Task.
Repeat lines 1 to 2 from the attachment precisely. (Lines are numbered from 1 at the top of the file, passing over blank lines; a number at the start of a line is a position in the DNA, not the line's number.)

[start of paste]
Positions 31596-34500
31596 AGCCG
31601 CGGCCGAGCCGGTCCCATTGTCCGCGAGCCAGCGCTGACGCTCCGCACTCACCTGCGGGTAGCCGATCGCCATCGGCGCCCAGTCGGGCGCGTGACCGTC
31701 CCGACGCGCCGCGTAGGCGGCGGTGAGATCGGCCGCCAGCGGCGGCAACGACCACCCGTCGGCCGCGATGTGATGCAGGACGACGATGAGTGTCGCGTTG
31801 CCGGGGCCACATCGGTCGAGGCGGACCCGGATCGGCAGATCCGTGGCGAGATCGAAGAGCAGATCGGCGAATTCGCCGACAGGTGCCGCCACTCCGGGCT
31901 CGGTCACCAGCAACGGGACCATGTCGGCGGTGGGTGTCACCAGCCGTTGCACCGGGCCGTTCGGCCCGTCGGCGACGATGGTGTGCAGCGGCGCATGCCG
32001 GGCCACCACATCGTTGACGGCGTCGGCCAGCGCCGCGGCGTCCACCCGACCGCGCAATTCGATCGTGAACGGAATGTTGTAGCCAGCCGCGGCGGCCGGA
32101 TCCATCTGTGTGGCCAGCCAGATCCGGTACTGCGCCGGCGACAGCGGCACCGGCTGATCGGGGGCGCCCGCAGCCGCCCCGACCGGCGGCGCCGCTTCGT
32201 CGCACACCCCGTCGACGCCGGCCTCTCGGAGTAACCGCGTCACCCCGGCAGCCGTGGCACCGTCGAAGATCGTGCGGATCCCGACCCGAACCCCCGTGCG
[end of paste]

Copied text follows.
Positions 31596-34500
31596 AGCCG